There are 57 genera of flowering plants estimated to contain at least 500 described species. The largest of these is currently the legume genus Astragalus (milk-vetches), with over 3,000 species.
The sizes of plant genera vary widely from those containing a single species to genera containing thousands of species, and this disparity became clear early in the history of plant classification. The largest genus in Carl Linnaeus‘ seminal Species Plantarum was Euphorbia, with 56 species; Linnaeus believed that no genus should contain more than 100 species.
Part of the disparity in genus sizes is attributable to historical factors. According to a hypothesis published by Max Walters in 1961, the size of plant genera is related to the age, not of the taxon itself, but of the concept of the taxon in the minds of taxonomists. Plants which grew in Europe, where most of the early taxonomy was based, were therefore divided into relatively small genera, while those from the tropics were grouped into much larger and more heterogeneous genera. Likewise, plants which shared common medicinal properties, such as the many species of Euphorbia, were united into a single genus, while plants of diverse uses, such as the grasses, were split into many genera. Where there were many classical names for groups of plants, such as in Apiaceae / Umbelliferae or Brassicaceae / Cruciferae, small genera were defined, whereas groups not subdivided by classical authors remained as larger genera, such as Carex. A number of biological factors also influence the number of species. For instance, the occurrence of apomixis allows the recognition of large numbers of agamospecies, and such taxa have helped to bolster genera such as Ranunculus and Potentilla.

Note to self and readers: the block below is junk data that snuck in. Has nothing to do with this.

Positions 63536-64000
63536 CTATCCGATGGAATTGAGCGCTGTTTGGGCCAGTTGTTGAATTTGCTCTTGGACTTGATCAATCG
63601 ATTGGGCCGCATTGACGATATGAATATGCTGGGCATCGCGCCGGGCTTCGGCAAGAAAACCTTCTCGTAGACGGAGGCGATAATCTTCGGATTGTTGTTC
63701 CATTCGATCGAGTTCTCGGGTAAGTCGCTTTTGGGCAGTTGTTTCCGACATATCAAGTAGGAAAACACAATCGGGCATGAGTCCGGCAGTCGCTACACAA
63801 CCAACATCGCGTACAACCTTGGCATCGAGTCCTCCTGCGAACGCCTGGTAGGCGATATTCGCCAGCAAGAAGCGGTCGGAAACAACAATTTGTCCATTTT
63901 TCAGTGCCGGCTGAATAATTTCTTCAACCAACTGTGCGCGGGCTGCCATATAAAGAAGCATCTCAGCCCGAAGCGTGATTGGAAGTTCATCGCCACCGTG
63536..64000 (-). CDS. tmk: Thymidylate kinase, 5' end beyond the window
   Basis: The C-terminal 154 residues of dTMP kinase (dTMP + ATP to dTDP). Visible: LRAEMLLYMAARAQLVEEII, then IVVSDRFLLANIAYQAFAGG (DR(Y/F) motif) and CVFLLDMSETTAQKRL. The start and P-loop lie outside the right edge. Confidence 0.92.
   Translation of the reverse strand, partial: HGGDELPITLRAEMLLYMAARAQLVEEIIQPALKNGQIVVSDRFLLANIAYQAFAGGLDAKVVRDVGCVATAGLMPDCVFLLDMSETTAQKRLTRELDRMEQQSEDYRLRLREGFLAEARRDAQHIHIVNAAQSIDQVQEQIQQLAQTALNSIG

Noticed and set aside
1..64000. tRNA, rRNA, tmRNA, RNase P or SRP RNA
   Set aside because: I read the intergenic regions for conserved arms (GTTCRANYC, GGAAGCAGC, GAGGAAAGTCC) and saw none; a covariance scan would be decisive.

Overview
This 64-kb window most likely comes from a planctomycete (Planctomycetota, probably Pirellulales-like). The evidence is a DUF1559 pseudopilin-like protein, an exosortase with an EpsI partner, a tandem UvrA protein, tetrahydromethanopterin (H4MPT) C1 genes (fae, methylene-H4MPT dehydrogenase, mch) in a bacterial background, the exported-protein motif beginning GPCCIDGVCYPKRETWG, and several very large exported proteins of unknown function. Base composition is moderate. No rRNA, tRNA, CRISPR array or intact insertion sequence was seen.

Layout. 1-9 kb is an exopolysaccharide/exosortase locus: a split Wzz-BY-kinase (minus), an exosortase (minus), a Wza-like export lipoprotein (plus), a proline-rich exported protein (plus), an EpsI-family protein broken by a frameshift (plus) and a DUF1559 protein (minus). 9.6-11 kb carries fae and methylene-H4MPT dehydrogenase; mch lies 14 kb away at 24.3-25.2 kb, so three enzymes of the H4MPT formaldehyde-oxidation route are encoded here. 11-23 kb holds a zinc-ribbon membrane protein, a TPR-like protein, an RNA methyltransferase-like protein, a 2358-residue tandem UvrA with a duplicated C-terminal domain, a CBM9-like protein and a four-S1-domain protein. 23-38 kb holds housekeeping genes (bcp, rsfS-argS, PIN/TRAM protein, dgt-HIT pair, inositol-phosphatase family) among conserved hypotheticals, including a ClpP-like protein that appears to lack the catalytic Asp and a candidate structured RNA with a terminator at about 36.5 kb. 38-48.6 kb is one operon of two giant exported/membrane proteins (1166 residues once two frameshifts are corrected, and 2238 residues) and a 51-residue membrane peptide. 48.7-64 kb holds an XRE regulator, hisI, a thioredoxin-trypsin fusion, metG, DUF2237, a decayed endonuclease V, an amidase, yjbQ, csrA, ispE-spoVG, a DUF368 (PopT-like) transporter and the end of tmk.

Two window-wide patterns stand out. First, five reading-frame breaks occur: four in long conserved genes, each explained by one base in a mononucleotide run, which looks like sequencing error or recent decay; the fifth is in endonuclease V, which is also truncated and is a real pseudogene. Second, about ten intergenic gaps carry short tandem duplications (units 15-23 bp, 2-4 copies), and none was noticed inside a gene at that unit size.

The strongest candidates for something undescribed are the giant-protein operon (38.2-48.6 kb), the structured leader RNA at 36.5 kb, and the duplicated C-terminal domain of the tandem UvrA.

The introduction of infrageneric taxa (such as the subgenus, section and series) in the 19th century by botanists including Augustin Pyrame de Candolle allowed the retention of large genera that would otherwise have become unwieldy. E. J. H. Corner believed that studying large genera might enable greater insights into evolutionary biology, and he concentrated his efforts on large tropical genera such as Ficus.
A total of 57 genera of flowering plants contain at least 500 species, according to a 2004 analysis by the botanical taxonomist David Frodin. The actual numbers of species are imprecisely known, as many of the genera have not been the subject of recent monographs. For instance, estimates of the number of species in the orchid genus Pleurothallis range from 1,120 to 2,500. Genera from other groups of vascular plants, but which have similarly large numbers of species, include Selaginella, Asplenium and Cyathea.